A reader asked about the soil I use with my cactus and succulents the other day, and I casually responded that I mix compost dirt and perlite. Later I realized that really wasn’t a very helpful answer! I suspect he is not the only person who grapples with that question, and it’s a good question. The planting medium can make the difference in a healthy plant and one that dies a slow wet death or dries up and withers away.


I even asked that question myself in the early days of my cactus adventures and have quietly eavesdropped when the big boys got into discussions of the best soil recipes for their plants, and I will tell you that for every expert you ask, you will get a different answer. It all depends on where they live, the climate and weather they deal with, what materials are easily available to them, and what has worked well through trial and error. So I can give you some general guidelines and share with you what has worked for me, and if all else fails, you can hustle down to a big box store and buy a bag of manufactured cactus potting medium which will probably get the job done. And realize that some species do well with one mixture while others need something with a different balance of ingredients. for example, you might use more gravel when planting some cactus; more dirt with some succulents. So you do have do know something about the plant you are dealing with. 

In general cactus and succulents need porous soil that lets the roots develop and allows for good drainage so the roots don’t sit in soil that takes too long to dry out. Cactus and succulents need to be thoroughly watered so that the shallow roots as well as the deeper roots get water, and then they need to be left alone to dry out completely, or almost completely before watering again.I get many questions about spraying or misting the plants. If you do that none of the  roots never really get any water and they die, which means eventually the plant will die. I have mentioned in other blogs that a good way to check if the plant is still wet is to stick a thin bamboo shish-kabob skewer down into the dirt and if it comes back wet, wait to water. If no soil sticks to it, water.

My basic recipe is composted dirt and perlite with the occasional addition of decomposed granite, a little pea gravel, and/or sometimes a bit of sand. I’ll admit I don’t follow all the rules for composting, but really, composting is pretty simple. Mix leaves, grass cuttings, cotton burrs, horse or cattle manure, food scraps from the kitchen, water and turn it as much as you can, be patient, and you will have an ongoing supply of good rich dirt. I have tried composting worms in the past as they can speed up the process, but the poor little worms don’t do well in a raised container in our very hot, arid climate, so as they disappear I don’t replace them very often. With our limited rainfall I have to regularly wet it down with the hose, and unfortunately that schedule is sort of hit and miss, but it still makes good dirt over time. But the pile does need water for the decomposing process to work.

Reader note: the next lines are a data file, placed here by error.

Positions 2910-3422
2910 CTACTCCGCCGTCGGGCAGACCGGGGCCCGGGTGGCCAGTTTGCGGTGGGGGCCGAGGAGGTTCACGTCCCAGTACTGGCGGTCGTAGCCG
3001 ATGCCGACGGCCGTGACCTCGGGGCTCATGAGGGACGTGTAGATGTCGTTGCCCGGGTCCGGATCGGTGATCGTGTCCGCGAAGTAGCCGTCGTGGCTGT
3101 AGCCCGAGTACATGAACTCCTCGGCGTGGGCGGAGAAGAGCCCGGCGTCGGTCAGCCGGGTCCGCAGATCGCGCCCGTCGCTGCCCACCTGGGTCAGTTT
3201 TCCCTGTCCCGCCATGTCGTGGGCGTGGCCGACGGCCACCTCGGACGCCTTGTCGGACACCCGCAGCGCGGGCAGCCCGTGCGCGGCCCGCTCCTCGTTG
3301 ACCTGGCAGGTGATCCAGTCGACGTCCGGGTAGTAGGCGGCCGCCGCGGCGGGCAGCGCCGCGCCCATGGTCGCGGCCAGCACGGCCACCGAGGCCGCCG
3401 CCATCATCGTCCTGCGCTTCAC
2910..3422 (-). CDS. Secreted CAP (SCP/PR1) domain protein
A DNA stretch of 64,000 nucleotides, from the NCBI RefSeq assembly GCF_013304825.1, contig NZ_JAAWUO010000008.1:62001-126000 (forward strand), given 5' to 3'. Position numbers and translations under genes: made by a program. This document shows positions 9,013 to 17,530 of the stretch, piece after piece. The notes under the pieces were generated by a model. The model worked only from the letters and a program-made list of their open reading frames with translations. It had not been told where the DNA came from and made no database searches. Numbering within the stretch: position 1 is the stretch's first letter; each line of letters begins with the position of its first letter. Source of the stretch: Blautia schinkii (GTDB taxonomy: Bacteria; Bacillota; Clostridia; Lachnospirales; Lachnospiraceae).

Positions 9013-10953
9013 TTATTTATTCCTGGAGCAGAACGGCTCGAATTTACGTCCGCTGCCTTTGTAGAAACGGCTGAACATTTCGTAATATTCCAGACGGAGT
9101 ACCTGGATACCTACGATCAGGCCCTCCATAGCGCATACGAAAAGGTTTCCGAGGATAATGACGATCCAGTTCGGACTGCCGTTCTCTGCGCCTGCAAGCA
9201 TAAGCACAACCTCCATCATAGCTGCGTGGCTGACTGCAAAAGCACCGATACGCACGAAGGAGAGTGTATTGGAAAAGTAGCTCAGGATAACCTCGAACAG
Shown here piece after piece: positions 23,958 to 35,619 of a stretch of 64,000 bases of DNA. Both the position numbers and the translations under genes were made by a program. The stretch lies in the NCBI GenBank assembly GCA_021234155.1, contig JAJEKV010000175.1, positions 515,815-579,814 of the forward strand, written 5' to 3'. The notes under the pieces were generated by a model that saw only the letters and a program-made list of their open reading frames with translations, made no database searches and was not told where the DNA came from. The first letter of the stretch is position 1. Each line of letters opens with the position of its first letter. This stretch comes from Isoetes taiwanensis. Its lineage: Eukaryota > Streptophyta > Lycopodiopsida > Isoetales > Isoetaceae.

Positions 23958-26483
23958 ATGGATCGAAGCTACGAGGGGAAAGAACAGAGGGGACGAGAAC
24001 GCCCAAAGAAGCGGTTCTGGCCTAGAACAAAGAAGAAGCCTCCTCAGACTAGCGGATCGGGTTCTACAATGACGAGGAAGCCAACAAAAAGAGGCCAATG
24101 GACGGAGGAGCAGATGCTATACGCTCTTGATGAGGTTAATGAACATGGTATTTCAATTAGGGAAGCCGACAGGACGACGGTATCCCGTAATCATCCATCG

I add perlite for more drainage when mixing the soil for use. Do not add vermiculite, which is intended to retain water and works well for foliage plants, but not for cactus. In the beginning, I mixed dirt, vermiculite and perlite and rotted many plants. I was told very bluntly by a nurseryman in Arizona that I was mixing a recipe for disaster, so I quit the vermiculite. And he was right; plants did much better without it. I now buy perlite in large bags so I don’t have to constantly run to the store for yet another small bag when I run out. You may not need it in bulk, but that works for me. You might notice four of my ten rain barrels in the background. Cactus do like rainwater; only problem with that is we don’t get much rain! But when it does rain, the barrels do fill up, and I try not to waste it when watering.



I am not real scientific when I mix the two ingredients; it probably comes out to about 75% compost dirt and 25% perlite with  decomposed granite and pea gravel thrown in now and then, depending on the needs of the plant being planted. And sometimes a little sand makes it into the mix. But don’t use straight sand as It tends to pack and the roots don’t like it.


I buy 80-pound  bags of the granite when I am visiting in the Texas Hill Country because it is readily available down there. I sometimes use it in the mix, but the main thing I use it for is as top-dressing to hold the dirt in place when watering and to complete the look of the potted cactus or dish garden. It really finishes off your creation. It is available in a variety of colors and sizes.


I have heard of using crushed pumice, but that is not as available for me, so I don’t worry about it. I know some growers who use a 50-50 mix of perlite and dirt, nothing but the pumice, and other endless variations. Many pre-mixed soils and additives are available as well. I checked the ingredients of manufactured cactus potting soil and found they use a similar mix for what they call a fast-draining formula: processed forest products (whatever that means), sphagnum peat moss (which I don’t like because when it dries out it never reabsorbs water well), sand, perlite, a light fertilizer, and a wetting agent. So even they use the things I have talked about. No matter what dirt you wind up using, fertilizing is a good idea, maybe more so with succulents than cactus, but they all like a little boost now and then, especially as blooming time comes around. A basic plant food will work but you can also find specific cactus and succulent plant food that is good. And plain old water lightly mixed in can be your wetting agent, but dry soil works, too.

I haven’t bought potting soil in years and have had good luck with my recipe. Experiment and find out what works for you. Good luck!